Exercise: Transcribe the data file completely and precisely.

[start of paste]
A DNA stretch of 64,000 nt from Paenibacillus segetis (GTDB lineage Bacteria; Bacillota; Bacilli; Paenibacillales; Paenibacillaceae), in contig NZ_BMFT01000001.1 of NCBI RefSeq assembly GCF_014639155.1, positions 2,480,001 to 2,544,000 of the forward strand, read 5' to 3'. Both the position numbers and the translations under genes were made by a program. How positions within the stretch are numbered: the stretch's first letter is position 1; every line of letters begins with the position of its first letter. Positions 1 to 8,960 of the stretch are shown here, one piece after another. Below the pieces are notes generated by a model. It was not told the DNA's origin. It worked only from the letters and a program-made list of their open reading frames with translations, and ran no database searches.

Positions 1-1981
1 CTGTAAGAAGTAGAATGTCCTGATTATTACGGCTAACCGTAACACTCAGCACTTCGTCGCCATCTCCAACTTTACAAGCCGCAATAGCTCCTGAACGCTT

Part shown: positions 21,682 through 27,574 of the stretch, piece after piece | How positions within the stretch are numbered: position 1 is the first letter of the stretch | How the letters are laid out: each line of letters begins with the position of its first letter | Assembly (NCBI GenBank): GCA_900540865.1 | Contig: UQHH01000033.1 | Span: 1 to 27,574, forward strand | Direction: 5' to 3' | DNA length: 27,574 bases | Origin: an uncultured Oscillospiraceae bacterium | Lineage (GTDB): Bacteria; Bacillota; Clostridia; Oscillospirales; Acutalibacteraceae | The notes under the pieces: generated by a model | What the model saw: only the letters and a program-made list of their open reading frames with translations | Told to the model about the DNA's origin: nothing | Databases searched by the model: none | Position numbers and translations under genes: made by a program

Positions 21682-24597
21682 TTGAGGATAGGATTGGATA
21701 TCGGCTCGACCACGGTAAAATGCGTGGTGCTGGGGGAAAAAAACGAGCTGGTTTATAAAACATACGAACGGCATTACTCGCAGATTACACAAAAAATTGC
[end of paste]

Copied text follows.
A DNA stretch of 64,000 nt from Paenibacillus segetis (GTDB lineage Bacteria; Bacillota; Bacilli; Paenibacillales; Paenibacillaceae), in contig NZ_BMFT01000001.1 of NCBI RefSeq assembly GCF_014639155.1, positions 2,480,001 to 2,544,000 of the forward strand, read 5' to 3'. Both the position numbers and the translations under genes were made by a program. How positions within the stretch are numbered: the stretch's first letter is position 1; every line of letters begins with the position of its first letter. Positions 1 to 8,960 of the stretch are shown here, one piece after another. Below the pieces are notes generated by a model. It was not told the DNA's origin. It worked only from the letters and a program-made list of their open reading frames with translations, and ran no database searches.

Positions 1-1981
1 CTGTAAGAAGTAGAATGTCCTGATTATTACGGCTAACCGTAACACTCAGCACTTCGTCGCCATCTCCAACTTTACAAGCCGCAATAGCTCCTGAACGCTT

Part shown: positions 21,682 through 27,574 of the stretch, piece after piece | How positions within the stretch are numbered: position 1 is the first letter of the stretch | How the letters are laid out: each line of letters begins with the position of its first letter | Assembly (NCBI GenBank): GCA_900540865.1 | Contig: UQHH01000033.1 | Span: 1 to 27,574, forward strand | Direction: 5' to 3' | DNA length: 27,574 bases | Origin: an uncultured Oscillospiraceae bacterium | Lineage (GTDB): Bacteria; Bacillota; Clostridia; Oscillospirales; Acutalibacteraceae | The notes under the pieces: generated by a model | What the model saw: only the letters and a program-made list of their open reading frames with translations | Told to the model about the DNA's origin: nothing | Databases searched by the model: none | Position numbers and translations under genes: made by a program

Positions 21682-24597
21682 TTGAGGATAGGATTGGATA
21701 TCGGCTCGACCACGGTAAAATGCGTGGTGCTGGGGGAAAAAAACGAGCTGGTTTATAAAACATACGAACGGCATTACTCGCAGATTACACAAAAAATTGC